The industrial manufacturing sector’s water demands include surface and groundwater that is self-supplied by industrial manufacturers. The water demanded by this sector excludes water demands of coal mining and oil and gas production, which are represented in the respective energy production sectors. It also excludes water withdrawn for cooling of on-site (i.e., located at industrial facilities) thermo-electric power generation, which is modeled in the electricity generation sector. Finally, industrial facilities’ use of municipal water is also excluded (modeled in the municipal water sector). Note that the definitional bounds differ from the “industrial water withdrawals” in FAO Aquastat, in that the latter includes the electric power sector.


All types/technologies of animal production in GCAM are assigned a region-specific coefficient of water demand for livestock production, which represents both animal drinking water, plus any other water used by the animal production operations. There is no distinction between withdrawals and consumption in livestock production; all water withdrawn is assumed to be consumed. The coefficients in GCAM are indicated in cubic meters of water per kilogram of animal commodity produced (e.g., beef, dairy, etc). The coefficients are calculated from Mekonnen and Hoekstra 2010, which provides total water demands in liters of water per animal per day, by country, for a base year of about 2000. The computation of GCAM’s water demand coefficients therefore also takes into consideration the animal stocks, which come from FAOSTAT. The water demand coefficients computed are held constant over all model time periods.

Primary energy production

The approach for modeling the water demands of primary energy production is documented in Hejazi et al. 2014, and includes bottom-up estimates of water demand per unit energy produced for the following fuels: coal, oil (conventional and unconventional), natural gas, and uranium. The main data source used for estimating water consumption per unit energy produced is Maheu 2009, which offers global average water consumption coefficients for each fuel type. These coefficients are somewhat higher than the values used in GCAM, as they do not distinguish between seawater and freshwater. The values read into GCAM are therefore the Maheu 2009 estimates less the fraction assumed to be seawater. This fraction is assumed to be 95% in the Middle East, and 43% in all other regions; the latter value is from a USA-based estimate in Kenny et al. 2009. Water withdrawals are estimated as water consumption multiplied by an exogenous withdrawals to consumption ratio of 3.3, which comes from a 1995 USA assessment (Solley et al. 1998).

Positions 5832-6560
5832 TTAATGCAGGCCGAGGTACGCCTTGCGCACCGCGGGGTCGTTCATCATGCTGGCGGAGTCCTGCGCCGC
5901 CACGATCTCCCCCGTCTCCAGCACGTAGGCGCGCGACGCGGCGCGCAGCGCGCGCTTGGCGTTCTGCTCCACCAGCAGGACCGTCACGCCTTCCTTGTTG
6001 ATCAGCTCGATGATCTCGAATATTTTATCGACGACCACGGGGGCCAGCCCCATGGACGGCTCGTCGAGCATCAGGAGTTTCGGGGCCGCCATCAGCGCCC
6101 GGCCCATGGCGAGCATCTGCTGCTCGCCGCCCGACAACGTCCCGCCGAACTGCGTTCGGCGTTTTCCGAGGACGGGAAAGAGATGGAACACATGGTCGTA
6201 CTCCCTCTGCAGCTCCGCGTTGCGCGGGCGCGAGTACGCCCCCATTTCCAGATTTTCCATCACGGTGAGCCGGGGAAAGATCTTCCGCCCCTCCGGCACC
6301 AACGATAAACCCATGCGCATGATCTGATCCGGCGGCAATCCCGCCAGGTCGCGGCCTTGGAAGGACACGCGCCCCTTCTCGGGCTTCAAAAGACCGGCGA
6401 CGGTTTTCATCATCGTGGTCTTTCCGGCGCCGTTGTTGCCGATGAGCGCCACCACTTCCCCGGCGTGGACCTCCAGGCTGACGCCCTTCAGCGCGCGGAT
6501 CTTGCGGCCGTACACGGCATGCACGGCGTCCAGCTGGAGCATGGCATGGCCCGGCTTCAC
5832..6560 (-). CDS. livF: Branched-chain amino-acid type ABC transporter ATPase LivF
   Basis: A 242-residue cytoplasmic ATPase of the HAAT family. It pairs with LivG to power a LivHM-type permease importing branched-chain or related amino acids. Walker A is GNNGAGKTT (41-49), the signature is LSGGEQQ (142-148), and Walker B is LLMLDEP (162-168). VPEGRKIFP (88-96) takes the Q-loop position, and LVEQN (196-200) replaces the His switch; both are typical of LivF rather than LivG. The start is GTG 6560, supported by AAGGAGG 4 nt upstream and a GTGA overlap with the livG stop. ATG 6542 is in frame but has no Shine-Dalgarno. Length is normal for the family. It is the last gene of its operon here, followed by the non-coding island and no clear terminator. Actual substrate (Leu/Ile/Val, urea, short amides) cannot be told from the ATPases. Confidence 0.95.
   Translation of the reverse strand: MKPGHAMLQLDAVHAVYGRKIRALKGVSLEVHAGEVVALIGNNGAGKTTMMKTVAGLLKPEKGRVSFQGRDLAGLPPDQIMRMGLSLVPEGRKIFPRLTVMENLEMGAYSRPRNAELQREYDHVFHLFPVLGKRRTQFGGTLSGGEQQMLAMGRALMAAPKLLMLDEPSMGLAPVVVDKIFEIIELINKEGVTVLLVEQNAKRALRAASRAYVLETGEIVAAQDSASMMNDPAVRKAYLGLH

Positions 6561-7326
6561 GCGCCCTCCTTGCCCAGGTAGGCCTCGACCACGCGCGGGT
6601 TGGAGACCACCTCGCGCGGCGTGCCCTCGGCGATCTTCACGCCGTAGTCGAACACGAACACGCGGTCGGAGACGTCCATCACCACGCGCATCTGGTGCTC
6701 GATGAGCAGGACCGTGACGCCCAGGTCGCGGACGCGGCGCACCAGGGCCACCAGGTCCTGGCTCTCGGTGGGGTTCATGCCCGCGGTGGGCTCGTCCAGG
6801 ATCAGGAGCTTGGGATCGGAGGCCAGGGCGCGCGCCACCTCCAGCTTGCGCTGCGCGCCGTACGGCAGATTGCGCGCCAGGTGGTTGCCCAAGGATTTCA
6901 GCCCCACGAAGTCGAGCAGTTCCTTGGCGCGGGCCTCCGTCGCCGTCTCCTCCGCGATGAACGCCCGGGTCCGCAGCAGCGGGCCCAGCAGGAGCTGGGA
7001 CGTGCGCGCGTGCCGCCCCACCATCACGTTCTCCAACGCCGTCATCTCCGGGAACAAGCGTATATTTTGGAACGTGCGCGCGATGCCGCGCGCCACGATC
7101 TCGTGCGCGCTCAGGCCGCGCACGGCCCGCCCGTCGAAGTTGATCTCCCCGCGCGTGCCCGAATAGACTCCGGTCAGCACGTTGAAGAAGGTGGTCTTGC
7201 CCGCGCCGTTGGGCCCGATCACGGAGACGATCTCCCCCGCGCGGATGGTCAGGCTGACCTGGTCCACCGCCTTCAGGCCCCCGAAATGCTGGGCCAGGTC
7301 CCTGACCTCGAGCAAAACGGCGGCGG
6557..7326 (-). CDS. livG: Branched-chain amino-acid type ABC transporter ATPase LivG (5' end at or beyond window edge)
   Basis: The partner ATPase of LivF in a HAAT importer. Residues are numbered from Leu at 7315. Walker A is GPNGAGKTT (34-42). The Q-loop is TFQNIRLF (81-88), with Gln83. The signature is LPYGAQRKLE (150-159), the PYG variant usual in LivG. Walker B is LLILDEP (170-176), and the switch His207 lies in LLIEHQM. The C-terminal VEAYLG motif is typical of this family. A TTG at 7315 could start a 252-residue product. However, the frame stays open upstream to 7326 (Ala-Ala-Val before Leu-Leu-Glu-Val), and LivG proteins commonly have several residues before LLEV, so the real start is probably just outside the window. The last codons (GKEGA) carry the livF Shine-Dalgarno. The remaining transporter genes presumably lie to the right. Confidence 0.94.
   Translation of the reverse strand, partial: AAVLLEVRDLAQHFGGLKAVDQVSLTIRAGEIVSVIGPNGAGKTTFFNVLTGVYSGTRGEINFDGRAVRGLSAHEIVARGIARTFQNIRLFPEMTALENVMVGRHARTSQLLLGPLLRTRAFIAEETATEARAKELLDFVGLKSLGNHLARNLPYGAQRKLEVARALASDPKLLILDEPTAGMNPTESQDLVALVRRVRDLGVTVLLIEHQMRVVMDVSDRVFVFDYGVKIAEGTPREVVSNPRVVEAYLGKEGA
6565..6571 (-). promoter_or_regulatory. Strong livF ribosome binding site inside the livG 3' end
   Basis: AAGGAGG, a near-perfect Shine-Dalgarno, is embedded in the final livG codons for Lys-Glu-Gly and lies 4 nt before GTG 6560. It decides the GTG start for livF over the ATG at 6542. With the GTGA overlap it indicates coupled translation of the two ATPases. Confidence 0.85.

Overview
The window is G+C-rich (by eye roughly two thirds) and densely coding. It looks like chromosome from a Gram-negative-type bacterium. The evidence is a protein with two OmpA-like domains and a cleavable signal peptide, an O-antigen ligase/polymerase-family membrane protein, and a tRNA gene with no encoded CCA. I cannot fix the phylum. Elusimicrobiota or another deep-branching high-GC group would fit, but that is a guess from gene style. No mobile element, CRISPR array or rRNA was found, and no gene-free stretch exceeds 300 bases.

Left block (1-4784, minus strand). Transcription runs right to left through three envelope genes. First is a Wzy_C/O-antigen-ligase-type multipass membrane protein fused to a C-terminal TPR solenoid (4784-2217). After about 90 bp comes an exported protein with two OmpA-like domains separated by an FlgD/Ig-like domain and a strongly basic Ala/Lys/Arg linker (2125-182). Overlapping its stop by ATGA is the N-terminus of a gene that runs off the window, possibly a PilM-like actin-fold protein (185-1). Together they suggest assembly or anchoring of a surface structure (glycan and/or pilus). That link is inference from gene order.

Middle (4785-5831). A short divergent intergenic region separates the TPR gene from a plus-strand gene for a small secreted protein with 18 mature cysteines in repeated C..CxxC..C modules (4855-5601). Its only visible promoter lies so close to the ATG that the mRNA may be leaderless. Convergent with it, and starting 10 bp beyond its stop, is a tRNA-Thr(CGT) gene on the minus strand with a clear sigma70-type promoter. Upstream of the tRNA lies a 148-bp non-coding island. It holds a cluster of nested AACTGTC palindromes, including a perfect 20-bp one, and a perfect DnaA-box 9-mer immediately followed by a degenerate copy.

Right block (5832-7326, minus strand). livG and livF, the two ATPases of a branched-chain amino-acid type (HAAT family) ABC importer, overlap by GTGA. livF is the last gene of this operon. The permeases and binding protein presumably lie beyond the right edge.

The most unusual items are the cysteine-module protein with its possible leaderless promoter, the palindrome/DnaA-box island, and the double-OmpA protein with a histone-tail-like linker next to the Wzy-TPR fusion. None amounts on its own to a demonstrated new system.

Municipal uses

Water withdrawals from FAO Aquastat are assigned to a “municipal water” sector in each region that grows with population and GDP, with the demand levels moderated by assumed technical change. Municipal water prices come from the International Benchmarking Network for Water and Sanitation Utilities (IBNET). The functional form used for projecting future municipal water demand takes future water price increases into account.

Municipal water consumption is also modeled; the distinction between the two comes from an assumed overall municipal water supply efficiency, based on Shiklomanov 2000. Where the withdrawal volume indicates the total water input to the municipal water supply system, consumption indicates only the water that is used by consumers in a way that it is not returned to the immediate water environment.

In the future, the ratio between withdrawals and consumption is assumed static, so both the withdrawals and consumption grow according to the equation above. Future work on adaptive measures can explore the potential changes to withdrawl and consumption intensities.

For more information, see Hejazi et al. 2013 and summarized in Hejazi et al. 2014.

Types of water in GCAM

Basin-To-Region and Basin-To-Sector Mapping

Agricultural water demand is modeled at the basin level directly. Demands for water from other sectors are modeled at the geopolitical region and then mapped to the basin. For more information, see the detailed description of the basin mapping.


The equations that determine water demand are described here.

Municipal water demand

The equation is shown below for per-capita municipal water demands (pcW) from time period t-1 to time period t.

\[pcW_t = pcW_{t-1} * (\frac{pcGDP_t}{pcGDP_{t-1}})^{0.37} * (\frac{P_t}{P_{t-1}})^{-0.33} * (1 - Tech_t)\]

where pcGDP is per-capita GDP, P is water price, and Tech stands for autonomous technological change, an exogenous assumption.

See calcDemand in minicam_price_elasticity_function.cpp.

Insights and intuition

Dynamics of electricity cooling systems

When water supply constraints are not imposed or when water prices and scarcity is low, the shares of different cooling systems in the electricity generation sector tend to largely reflect the exogenous share-weight assumptions, which follow the assumptions and logic of Davies et al. 2013. On the other hand, when water supply constraints are imposed and regional water scarcity escalates, the cost of water use directly affects the choice of cooling system. Most regions shift from once-through to recirculating systems over time, but regions that use primarily seawater at present are assumed to continue to do so in all future time periods.